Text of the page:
The Race to Alaska is a big race. There are many uncertainties and it’s complicated. As simple as the rules are — no motors, no outside support and no crew changes; go from Port Townsend to Ketchikan stopping in Victoria to clear Canadian Customs and then transit Seymour Narrows and sail past Bella Bella — the waters that the race crosses are wild and varied: fickle winds in the Strait of Georgia; raging currents of up to 16 knots at Seymour; soul-sucking rain possibilities on the north coast; water-jet like winds funneling out of mountain inlets with little notice; and endless rocks and other obstacles to hit.
How do you prepare for this maelstrom of conditions in what is essentially a desolate inshore race?
Though the race was conceived of in the United States by American organizers, all but about 75 miles of it is in Canada. As the 2015 race proved, the weather along the B.C. coast governed the race. Some teams got lucky and rocketed north enjoying a nice summer sail. Others had their hopes dashed as they fought vicious conditions that were possible but unprecedented. Environment Canada, has many responsibilities — from trying to understand the chimera that is climate change to enforcing rules related to boundary waters like the Northwest Passage. In the midst of all this they are also expected to predict what the weather will be like in a few short passages. The Canadian weather forecasting body in their publication Nation Marine Weather Guide: British Columbia Regional Guide go on for 152 pages about the hazards of the B.C. coast. They provide helpful mariner antidotes such as “The day before a major southeast storm is often deceptively calm; then the bad weather strikes with a vengeance. Veteran mariners call these glassy calm days “weather breeders.”” But most foreboding are deadpan statements delivered in a calm bureaucratic voice from afar like: “Several locations across the Georgia Basin appear to experience significant changes in their wind and weather patterns—Seymour Narrows, in Desolation Sound, being one of them. It is said that going north through Seymour Narrows and the Yuculta Rapids is like going through a door into another room, with both colder water and air. Precipitation amounts are also different on opposite side of the Narrows.” That should make you realize that this is not going to be an easy race.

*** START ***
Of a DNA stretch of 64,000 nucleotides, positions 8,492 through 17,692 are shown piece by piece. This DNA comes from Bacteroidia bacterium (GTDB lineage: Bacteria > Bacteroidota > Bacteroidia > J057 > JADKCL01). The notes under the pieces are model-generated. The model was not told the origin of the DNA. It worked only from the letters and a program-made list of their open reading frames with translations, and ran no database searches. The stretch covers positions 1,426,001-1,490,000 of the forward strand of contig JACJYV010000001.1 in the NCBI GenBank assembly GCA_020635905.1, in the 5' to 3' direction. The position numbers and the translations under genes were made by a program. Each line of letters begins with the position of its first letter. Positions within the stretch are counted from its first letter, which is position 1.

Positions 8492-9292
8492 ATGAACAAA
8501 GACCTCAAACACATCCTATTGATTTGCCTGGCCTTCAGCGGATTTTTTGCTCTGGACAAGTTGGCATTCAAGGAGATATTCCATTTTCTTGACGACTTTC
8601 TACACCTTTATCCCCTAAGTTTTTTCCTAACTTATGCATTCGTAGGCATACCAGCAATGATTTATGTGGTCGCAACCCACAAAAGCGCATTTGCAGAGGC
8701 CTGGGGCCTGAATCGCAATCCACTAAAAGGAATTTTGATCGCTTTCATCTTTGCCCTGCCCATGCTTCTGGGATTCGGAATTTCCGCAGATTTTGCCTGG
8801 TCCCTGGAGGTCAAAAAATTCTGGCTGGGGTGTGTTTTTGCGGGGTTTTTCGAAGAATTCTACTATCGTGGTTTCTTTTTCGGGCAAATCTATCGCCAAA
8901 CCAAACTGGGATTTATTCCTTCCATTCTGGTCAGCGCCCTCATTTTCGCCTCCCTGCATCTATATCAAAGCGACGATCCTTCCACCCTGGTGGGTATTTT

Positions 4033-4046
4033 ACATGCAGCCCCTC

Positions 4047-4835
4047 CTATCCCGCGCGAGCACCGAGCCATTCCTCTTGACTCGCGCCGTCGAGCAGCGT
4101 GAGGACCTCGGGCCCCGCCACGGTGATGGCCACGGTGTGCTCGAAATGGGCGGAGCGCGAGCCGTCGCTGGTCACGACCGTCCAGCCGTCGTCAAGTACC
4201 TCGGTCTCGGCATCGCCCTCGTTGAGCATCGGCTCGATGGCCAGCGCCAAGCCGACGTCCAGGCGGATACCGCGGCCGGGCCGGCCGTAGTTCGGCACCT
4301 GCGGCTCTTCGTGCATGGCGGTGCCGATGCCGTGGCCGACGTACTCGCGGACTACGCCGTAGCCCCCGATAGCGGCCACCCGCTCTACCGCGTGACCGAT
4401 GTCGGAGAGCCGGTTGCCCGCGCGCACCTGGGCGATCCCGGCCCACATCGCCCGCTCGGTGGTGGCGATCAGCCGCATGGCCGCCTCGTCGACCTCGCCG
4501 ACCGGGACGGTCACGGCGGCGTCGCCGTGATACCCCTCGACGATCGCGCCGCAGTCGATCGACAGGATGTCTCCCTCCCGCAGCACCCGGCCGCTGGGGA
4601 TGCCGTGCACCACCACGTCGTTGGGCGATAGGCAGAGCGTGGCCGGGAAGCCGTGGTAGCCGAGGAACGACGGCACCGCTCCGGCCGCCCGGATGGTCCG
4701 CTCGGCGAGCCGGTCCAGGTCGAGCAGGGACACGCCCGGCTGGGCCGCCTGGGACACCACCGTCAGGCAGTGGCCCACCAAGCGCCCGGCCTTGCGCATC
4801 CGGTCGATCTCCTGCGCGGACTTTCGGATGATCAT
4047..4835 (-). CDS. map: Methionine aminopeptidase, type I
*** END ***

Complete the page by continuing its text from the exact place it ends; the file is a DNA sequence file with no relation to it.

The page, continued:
So how do you prepare? You need a list, but this is no “I’m going to the grocery store, what do we need” kind of list! First you need to be really hungry (or even insane or obsessed?) to even want to contemplate “going to the store.” But yes, you do need a list:
7. Human Power
Easy right? It’s only 10 items. Perfect! But doubt creeps in like a day-long fog. Within those 10 items you can obsess about the perfect sub-list — each category breaking down into hundreds of sub-items each with their doubts and flaws. And it is easy to go down the rabbit hole each item generates and completely forget the others.
In the end, this race, conceived as a opportunity for six sets of local friends to row-sail their open boats up the coast as a lark, has quickly become a somewhat predictable battle and something of the money race. This of course was an invited outcome. You don’t challenge Larry Ellison of America’s Cup stature to show up in an America’s Cup boat without other like minded individuals taking up the call. Don’t get me wrong. It will be entertaining to watch a stand-up paddle boarder challenge a mega-trimaran. The odds are as endless as is the difference in the list of what to bring. As one racer commented to another on Facebook recently when the second individual stated they were planning for a two-week transit, “I thought this was a race.” The perspective on this event varies greatly. Last year’s record of five days, one hour and 55 minutes stands as the World Record. It’s a challenge that in its audacity says “go ahead see if you can break me!” What bad choices might be made because of this worm dangling on a hook? Contemplating pushing the limits of yourself and/or boat leads to more list obsessions…
Why even enter? The prize seems hardly worth it as it will likely cost more to enter than the ten grand nailed to a tree you’ll win if you’re the first boat in. And if we “know” that a big, monied, multi-hull with a super-crew onboard is going to win then why even do it? Well, there is a slight chance that they won’t win and you might. There is also the internal race, the one we all have with ourselves if we are even half awake. And there is the camaraderie of talking boat with like-minded souls with a dash of safety net thrown in (thanks SPOT!).
As they contemplate their motivations, there are many other questions faced by racers. The curious and the casual refrain from asking “Why the hell are you doing this?” Instead they want to know the mundane. “How will you sleep?” “What are you going to eat?” And the one complete strangers want intimate details about: “How will you poop?”
Perhaps inside we all know why we attempt these type of endeavors but are afraid of the consequences of listening to the voice within. Regardless of these questions, it will be a challenge to the racers and entertaining to the observers.